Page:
Delivering a Message

Delivering a Message

By Tammy Thorne (from summer 2008, issue 1 of dandyhorse)

Photo Alex vs. Alex

This delightful telegram below was addressed and delivered to me personally at a bicycle gathering by a bumbling French postman named Martin de la Rue. Listed on the telegram was the intersection where we were at, and the message “URGENT: DELIVER WITHOUT DELAY.” The message read: "The Bicycle is as good company as most husbands. When it gets old a woman can dispose of it And get a new one without shocking the entire community."

The postman, dressed in 1940s period costume, is the creation of local bicycle advocate, photographer and artist, Martin Reis.

dandyhorse had the opportunity to interview the French postman during his second year of duty in Canada.

DH: Monsieur de la Rue, why do you deliver by bicycle?

MR: Bon… parce-que c’est plus pratique, evidament mieux pour la santé.

DH: En anglais, s’il vous plait?

MR: With a sniff, he continued, “It is stupid to take the car and it stinks.”

DH: Canada Post usually delivers by truck. Why is your way better?

MR: “They deliver everything by giant truck.” He laughs. “My work would never be done. It would take weeks by truck! Don’t tell me it takes weeks for you to get your mail? I know when I am delivering sometimes I am finding a big truck in the way in the lane for the bicycles. This is no good for anyone.”

“I think bicycles are the best way.”

And, then with a smile and a nod, he is off on another delivery…

My telegram (above, with a quote from Ann Strong), it turned out, was just one of many “messages of hope” delivered by de la Rue. Based on the cycling postman in Jacques Tati’s 1949 film Jour de fête, Reis says his postal carrier was also inspired by friend and fellow artist Corwyn Lund, who delivered postcards on a red bike as part of a performance art piece at Harbourfront. “It made me realize the potential to combine fun and art,” says Reis. “I like that private-public bridge that performance art, in an unexpected situation, creates.”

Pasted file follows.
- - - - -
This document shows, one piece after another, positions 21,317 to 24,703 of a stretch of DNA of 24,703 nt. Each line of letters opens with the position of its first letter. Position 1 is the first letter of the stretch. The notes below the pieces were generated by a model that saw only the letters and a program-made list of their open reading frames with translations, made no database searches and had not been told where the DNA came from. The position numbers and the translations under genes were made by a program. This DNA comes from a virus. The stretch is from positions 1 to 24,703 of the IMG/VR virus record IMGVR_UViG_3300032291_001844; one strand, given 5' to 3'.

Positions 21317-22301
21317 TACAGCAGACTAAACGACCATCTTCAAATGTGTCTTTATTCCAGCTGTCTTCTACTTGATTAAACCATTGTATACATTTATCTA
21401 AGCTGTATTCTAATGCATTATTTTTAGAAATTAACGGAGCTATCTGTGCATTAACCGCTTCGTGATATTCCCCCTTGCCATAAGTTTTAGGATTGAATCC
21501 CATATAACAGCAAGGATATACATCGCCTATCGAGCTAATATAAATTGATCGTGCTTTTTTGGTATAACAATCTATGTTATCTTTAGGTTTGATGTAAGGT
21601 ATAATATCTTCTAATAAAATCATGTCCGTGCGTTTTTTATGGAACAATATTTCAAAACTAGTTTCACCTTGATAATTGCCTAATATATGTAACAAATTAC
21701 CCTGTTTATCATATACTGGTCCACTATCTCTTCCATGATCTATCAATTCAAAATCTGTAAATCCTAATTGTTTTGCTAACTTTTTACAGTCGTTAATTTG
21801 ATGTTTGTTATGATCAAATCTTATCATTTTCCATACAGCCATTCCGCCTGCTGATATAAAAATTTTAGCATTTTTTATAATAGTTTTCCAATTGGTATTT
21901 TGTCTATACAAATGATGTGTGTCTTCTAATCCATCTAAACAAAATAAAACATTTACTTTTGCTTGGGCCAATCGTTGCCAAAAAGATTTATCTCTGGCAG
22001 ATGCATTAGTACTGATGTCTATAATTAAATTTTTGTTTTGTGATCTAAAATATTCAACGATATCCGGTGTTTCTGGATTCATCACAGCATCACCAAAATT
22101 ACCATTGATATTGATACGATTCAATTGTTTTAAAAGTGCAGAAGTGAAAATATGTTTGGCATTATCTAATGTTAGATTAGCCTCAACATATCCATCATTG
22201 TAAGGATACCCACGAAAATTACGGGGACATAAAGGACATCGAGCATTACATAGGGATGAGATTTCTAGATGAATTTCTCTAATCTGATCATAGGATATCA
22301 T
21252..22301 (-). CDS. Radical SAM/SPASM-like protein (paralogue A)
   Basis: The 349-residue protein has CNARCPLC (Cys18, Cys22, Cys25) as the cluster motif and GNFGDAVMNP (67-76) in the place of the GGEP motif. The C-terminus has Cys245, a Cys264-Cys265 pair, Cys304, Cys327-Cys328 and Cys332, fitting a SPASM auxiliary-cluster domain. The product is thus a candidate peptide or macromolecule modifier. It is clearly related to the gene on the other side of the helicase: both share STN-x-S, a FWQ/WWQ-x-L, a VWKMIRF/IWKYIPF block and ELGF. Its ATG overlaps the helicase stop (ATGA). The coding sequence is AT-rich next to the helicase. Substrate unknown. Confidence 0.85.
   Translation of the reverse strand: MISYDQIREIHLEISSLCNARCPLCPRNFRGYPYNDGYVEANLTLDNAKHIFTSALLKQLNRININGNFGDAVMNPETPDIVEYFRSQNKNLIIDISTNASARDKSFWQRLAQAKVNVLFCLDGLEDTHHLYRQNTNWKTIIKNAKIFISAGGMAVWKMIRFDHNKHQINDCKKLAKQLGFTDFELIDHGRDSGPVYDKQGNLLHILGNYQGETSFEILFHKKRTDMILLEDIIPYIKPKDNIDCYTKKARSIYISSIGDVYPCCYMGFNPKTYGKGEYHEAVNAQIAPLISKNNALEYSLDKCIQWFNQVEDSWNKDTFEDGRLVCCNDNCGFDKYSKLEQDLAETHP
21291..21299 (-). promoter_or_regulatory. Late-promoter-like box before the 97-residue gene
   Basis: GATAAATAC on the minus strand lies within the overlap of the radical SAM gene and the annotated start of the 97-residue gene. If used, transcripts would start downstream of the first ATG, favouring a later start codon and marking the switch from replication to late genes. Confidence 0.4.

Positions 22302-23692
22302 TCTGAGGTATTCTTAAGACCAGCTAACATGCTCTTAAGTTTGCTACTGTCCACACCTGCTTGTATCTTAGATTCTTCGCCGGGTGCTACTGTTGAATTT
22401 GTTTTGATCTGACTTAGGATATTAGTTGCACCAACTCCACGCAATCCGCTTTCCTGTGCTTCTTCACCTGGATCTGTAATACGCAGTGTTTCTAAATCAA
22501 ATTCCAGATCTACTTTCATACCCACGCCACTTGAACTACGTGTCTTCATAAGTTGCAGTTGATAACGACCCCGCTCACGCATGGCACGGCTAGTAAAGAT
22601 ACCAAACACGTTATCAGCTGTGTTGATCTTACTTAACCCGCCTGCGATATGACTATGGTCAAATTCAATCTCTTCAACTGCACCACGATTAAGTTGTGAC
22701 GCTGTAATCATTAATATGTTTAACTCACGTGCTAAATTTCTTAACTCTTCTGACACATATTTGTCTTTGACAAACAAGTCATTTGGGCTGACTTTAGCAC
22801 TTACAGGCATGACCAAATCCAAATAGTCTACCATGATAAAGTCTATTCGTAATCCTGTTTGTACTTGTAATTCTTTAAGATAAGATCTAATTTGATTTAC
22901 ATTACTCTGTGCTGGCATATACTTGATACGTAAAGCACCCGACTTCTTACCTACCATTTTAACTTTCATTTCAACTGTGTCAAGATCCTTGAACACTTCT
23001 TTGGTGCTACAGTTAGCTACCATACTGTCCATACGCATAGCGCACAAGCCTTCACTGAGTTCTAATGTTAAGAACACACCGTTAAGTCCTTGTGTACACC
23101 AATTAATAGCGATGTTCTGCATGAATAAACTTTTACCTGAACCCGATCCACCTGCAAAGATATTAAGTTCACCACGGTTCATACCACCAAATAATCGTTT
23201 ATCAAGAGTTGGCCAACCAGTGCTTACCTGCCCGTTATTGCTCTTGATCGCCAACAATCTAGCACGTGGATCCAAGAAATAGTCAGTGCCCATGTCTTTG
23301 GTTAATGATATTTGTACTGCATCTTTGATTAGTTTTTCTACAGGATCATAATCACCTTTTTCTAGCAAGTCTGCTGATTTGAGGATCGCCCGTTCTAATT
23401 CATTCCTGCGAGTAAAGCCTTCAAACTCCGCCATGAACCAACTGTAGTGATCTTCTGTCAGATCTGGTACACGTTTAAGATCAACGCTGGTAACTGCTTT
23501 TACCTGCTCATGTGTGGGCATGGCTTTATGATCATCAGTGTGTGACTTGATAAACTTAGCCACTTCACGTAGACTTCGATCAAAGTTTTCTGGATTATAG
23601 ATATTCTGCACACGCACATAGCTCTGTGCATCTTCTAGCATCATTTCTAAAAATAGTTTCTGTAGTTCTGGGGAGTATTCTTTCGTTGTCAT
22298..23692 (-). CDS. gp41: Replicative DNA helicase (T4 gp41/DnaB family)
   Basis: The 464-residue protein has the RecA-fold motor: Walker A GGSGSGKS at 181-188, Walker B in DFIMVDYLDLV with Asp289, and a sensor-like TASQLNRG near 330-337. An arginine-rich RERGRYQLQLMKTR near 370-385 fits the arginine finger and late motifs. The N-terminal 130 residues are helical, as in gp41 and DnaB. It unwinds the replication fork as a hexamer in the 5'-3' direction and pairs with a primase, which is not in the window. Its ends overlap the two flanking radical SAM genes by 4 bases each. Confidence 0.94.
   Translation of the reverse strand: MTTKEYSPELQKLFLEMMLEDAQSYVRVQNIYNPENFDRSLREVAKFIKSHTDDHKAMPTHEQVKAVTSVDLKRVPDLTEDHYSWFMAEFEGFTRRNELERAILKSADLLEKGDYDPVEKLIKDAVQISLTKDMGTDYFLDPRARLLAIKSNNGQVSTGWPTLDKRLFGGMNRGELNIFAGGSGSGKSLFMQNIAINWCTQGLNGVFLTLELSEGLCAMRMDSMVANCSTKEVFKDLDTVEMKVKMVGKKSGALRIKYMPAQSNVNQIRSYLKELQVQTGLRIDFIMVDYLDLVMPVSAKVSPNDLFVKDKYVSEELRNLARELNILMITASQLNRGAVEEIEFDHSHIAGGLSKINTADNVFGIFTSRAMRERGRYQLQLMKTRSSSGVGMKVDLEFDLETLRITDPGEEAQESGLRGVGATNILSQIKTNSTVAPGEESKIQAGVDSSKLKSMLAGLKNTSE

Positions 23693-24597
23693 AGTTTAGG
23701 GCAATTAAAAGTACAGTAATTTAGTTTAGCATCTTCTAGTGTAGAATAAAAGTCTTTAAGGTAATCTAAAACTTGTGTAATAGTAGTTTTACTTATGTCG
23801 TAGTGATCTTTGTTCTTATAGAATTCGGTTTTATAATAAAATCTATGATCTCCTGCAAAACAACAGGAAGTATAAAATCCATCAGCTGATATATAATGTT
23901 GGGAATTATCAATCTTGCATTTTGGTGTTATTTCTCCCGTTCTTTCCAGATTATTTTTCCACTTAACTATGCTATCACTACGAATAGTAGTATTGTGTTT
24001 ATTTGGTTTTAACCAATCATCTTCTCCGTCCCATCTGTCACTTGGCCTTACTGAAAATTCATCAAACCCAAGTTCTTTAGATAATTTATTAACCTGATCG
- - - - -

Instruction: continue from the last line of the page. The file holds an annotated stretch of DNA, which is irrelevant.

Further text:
It was during last year’s Nuit Blanche, and its non-corporate sister event Nuit Noire, that Martin de la Rue really came to life. “I found 35 artists I wanted to make deliveries to and handed out some generic extras. There is no prior announcement that the postman is coming. That is part of it,” says Reis. Reis also delivered a telegram to the new restaurant Tati on Harbord Street, named in honour of the French film star. “He got it!” said Reis, recalling the owner’s reception.

Reis’ French postman has also been known to attend Critical Mass in Toronto. “I try to send a positive message to celebrate the bicycle. This is a good place to do it.”

“It is about achieving that joie de vivre,” he says. “The postman is not overtly political, but what he does, instead, is provide an anachronism. He is a man out of place. The postman is stuck in the past, yet he is efficient and straightforward. He is the antidote to the fast Blackberry society where everything disappears in air. The Postman communicates with you directly, which pleasantly surprises you.”

More of Martin Reis’ work can be seen at www.tino.ca (and throughout dandyhorse magazine). Martin de la Rue rides a Peugeot.

This article originally appeared in issue 1 of dandyhorse in the summer of 2008.

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